When I first started working on home power monitoring, nothing existed for homeowners to understand and manage their home power consumption.
I found this home energy monitoring website, which has been around for awhile now: http://www.kondra.com/circuit/circuit.html
His power usage display is spectacular: http://www.kondra.com/circuit/images/panelhist1.gif However, I priced out the components he used, and his Veris A/D converter runs about $1500 last time I checked. Way, way beyond the cost of the elegant Arduino.
Trystan Lea's site is where I first found Arduino and how it can be used for power measurement: http://openenergymonitor.org/emon/
The name of this blog, "openwattmonitor", is meant to show the lineage, as the child of openenergymonitor.org.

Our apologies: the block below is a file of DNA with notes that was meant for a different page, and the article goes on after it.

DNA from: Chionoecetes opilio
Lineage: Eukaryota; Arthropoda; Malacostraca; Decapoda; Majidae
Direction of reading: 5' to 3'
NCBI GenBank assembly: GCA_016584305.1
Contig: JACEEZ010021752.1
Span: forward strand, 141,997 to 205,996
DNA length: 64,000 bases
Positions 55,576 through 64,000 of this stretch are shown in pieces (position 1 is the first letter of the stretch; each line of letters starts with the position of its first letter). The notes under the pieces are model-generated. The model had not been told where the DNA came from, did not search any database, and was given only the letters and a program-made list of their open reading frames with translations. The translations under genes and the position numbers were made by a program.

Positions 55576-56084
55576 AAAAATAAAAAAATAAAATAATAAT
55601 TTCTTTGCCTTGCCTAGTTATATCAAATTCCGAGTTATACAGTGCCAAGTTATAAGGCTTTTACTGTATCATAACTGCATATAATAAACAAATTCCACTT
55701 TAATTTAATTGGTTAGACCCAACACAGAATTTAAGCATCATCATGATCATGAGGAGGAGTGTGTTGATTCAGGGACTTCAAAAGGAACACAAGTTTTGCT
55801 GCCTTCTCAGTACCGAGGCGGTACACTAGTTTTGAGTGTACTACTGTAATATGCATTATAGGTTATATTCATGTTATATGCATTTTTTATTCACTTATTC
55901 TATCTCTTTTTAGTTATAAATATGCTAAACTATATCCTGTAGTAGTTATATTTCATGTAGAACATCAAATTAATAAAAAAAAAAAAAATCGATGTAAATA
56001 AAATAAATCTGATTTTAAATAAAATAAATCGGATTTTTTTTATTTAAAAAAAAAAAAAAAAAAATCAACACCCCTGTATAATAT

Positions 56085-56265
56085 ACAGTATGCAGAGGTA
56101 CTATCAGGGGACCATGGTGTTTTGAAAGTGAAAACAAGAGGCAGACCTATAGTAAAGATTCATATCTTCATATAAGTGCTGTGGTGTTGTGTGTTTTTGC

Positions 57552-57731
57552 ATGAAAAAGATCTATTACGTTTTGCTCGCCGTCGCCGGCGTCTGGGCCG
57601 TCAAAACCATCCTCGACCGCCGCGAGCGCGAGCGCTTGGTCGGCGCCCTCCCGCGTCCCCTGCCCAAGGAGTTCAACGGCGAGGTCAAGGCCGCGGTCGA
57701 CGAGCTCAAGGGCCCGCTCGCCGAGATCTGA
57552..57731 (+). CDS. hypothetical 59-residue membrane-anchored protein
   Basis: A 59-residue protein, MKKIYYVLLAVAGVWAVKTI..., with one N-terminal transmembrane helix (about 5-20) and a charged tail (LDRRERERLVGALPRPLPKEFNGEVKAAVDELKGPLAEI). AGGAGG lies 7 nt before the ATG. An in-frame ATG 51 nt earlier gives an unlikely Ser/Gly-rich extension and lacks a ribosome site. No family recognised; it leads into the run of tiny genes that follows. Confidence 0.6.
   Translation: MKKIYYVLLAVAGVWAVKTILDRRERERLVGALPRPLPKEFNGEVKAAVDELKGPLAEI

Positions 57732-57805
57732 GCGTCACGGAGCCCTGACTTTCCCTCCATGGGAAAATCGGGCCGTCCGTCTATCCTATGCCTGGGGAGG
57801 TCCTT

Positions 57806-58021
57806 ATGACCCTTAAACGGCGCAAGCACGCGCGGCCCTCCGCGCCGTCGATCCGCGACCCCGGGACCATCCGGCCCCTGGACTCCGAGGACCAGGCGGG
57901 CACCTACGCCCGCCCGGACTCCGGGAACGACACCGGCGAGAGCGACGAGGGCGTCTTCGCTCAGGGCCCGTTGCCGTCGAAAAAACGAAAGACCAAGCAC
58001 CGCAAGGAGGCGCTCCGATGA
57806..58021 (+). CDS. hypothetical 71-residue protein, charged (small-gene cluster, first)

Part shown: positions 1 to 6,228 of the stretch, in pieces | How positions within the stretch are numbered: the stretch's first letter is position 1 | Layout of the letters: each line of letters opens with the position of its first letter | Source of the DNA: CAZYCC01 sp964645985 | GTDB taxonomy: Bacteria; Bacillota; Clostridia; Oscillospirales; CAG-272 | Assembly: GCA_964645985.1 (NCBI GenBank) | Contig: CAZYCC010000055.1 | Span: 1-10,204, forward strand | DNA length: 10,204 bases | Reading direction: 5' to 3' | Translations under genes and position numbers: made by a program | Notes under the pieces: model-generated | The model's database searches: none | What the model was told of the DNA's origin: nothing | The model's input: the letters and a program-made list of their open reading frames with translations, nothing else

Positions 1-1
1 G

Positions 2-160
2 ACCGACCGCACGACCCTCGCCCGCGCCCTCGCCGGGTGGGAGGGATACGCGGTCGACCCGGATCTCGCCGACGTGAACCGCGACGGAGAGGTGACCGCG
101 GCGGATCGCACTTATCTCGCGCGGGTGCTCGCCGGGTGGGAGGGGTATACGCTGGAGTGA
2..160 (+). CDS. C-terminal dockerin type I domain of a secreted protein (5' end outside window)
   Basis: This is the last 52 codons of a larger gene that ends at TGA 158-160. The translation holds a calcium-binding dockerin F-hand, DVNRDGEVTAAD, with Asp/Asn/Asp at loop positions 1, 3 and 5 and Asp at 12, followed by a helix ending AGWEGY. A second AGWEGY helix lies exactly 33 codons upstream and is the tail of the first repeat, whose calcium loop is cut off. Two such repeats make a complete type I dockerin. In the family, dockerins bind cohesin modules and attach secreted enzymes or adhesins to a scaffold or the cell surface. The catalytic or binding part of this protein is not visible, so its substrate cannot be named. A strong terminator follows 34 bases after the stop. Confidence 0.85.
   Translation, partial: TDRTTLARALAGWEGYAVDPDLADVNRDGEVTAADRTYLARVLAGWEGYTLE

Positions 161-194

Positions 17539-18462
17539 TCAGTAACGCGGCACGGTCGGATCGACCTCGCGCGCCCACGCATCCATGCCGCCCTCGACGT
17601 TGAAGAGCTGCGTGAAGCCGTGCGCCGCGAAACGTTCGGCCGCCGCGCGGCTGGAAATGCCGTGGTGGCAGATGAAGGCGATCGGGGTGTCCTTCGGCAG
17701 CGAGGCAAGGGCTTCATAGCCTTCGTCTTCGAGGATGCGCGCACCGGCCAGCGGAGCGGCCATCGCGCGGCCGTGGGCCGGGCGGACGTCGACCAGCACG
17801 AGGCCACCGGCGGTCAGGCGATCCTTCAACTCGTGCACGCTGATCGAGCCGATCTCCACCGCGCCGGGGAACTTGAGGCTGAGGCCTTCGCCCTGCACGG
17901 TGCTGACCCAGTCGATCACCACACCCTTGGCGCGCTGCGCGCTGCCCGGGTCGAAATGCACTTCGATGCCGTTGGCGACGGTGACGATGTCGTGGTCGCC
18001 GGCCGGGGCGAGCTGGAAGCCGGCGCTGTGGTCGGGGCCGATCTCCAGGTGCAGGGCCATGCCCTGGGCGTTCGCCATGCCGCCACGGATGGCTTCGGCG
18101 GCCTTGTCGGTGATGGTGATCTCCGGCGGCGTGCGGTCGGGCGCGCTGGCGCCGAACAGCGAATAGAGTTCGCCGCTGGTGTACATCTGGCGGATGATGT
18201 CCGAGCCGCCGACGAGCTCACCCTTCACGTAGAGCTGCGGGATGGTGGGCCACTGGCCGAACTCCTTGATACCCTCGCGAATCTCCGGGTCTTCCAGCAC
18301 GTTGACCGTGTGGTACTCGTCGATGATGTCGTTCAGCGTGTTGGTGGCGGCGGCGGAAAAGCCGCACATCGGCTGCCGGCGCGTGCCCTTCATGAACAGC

"The OpenEnergyMonitor project is based on the work of two developers, Trystan Lea and Suneil, both from Wales. "This is a project to develop and build open source energy monitoring and analysis tools for energy efficiency and distributed renewable microgeneration." The project appears to have been launched in the summer of 2009."
It's all happening now, in real time. They have visualized an "energy monitoring and management framework" that encompasses both open hardware and open software in innovative ways I've seen nowhere else and mobilized an impressive force of technical ability to make it happen.
Dave's "Desert Home" blog blazes new trails in measurement of home power usage in the US, and with interfacing the output to Pachube at pachube.com:
Dave's writings describe how he started measuring his home energy consumption and caught his local power company overcharging him. After calling them on it, they replaced the meter and his power bill was affected very favorably.
I bought my stuff from SparkFun: http://www.sparkfun.com/
Home power monitoring is here to stay.